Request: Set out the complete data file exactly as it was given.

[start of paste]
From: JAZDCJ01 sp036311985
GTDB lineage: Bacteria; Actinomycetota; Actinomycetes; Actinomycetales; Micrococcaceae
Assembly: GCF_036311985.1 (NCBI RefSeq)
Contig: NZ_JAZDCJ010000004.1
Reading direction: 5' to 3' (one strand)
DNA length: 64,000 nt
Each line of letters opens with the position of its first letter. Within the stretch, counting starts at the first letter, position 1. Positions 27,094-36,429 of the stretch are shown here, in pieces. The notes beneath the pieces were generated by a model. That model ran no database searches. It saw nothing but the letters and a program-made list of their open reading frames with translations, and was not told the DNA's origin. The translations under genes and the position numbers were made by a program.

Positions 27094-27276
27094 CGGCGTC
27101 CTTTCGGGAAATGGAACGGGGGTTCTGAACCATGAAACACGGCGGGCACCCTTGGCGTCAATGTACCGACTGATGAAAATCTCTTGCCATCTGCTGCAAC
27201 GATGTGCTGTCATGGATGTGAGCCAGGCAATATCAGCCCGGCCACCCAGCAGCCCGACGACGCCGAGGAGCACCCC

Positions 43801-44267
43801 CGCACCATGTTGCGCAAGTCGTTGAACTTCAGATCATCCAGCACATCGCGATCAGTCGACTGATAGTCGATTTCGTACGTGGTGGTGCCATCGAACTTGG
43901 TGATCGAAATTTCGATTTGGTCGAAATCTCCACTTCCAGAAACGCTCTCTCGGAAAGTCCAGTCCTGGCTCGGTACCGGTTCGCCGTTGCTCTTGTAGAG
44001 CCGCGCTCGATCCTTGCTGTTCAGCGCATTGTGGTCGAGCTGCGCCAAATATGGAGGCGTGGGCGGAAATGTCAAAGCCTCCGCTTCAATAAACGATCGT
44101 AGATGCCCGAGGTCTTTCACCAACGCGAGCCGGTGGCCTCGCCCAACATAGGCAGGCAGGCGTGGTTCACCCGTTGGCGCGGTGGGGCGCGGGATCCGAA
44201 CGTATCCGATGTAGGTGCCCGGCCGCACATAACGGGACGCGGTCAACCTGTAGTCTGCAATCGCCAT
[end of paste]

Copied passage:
From: JAZDCJ01 sp036311985
GTDB lineage: Bacteria; Actinomycetota; Actinomycetes; Actinomycetales; Micrococcaceae
Assembly: GCF_036311985.1 (NCBI RefSeq)
Contig: NZ_JAZDCJ010000004.1
Reading direction: 5' to 3' (one strand)
DNA length: 64,000 nt
Each line of letters opens with the position of its first letter. Within the stretch, counting starts at the first letter, position 1. Positions 27,094-36,429 of the stretch are shown here, in pieces. The notes beneath the pieces were generated by a model. That model ran no database searches. It saw nothing but the letters and a program-made list of their open reading frames with translations, and was not told the DNA's origin. The translations under genes and the position numbers were made by a program.

Positions 27094-27276
27094 CGGCGTC
27101 CTTTCGGGAAATGGAACGGGGGTTCTGAACCATGAAACACGGCGGGCACCCTTGGCGTCAATGTACCGACTGATGAAAATCTCTTGCCATCTGCTGCAAC
27201 GATGTGCTGTCATGGATGTGAGCCAGGCAATATCAGCCCGGCCACCCAGCAGCCCGACGACGCCGAGGAGCACCCC

Positions 43801-44267
43801 CGCACCATGTTGCGCAAGTCGTTGAACTTCAGATCATCCAGCACATCGCGATCAGTCGACTGATAGTCGATTTCGTACGTGGTGGTGCCATCGAACTTGG
43901 TGATCGAAATTTCGATTTGGTCGAAATCTCCACTTCCAGAAACGCTCTCTCGGAAAGTCCAGTCCTGGCTCGGTACCGGTTCGCCGTTGCTCTTGTAGAG
44001 CCGCGCTCGATCCTTGCTGTTCAGCGCATTGTGGTCGAGCTGCGCCAAATATGGAGGCGTGGGCGGAAATGTCAAAGCCTCCGCTTCAATAAACGATCGT
44101 AGATGCCCGAGGTCTTTCACCAACGCGAGCCGGTGGCCTCGCCCAACATAGGCAGGCAGGCGTGGTTCACCCGTTGGCGCGGTGGGGCGCGGGATCCGAA
44201 CGTATCCGATGTAGGTGCCCGGCCGCACATAACGGGACGCGGTCAACCTGTAGTCTGCAATCGCCAT